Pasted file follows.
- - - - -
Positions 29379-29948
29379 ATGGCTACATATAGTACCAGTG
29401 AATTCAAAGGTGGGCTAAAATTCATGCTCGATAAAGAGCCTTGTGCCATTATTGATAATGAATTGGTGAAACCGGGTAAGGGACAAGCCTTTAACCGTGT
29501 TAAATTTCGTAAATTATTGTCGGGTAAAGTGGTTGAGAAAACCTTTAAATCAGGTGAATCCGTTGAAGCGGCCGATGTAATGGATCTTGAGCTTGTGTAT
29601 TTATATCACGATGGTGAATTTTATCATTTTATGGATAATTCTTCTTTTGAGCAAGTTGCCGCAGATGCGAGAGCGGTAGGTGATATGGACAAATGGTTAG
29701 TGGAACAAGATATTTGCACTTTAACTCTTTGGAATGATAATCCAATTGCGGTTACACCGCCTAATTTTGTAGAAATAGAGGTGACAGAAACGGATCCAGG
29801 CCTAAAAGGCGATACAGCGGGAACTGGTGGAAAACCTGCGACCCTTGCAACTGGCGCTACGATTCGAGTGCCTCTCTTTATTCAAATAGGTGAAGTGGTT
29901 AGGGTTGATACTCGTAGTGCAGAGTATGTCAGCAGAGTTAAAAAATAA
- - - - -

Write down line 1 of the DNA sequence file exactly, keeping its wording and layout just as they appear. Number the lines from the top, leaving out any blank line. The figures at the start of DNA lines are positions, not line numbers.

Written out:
Positions 29379-29948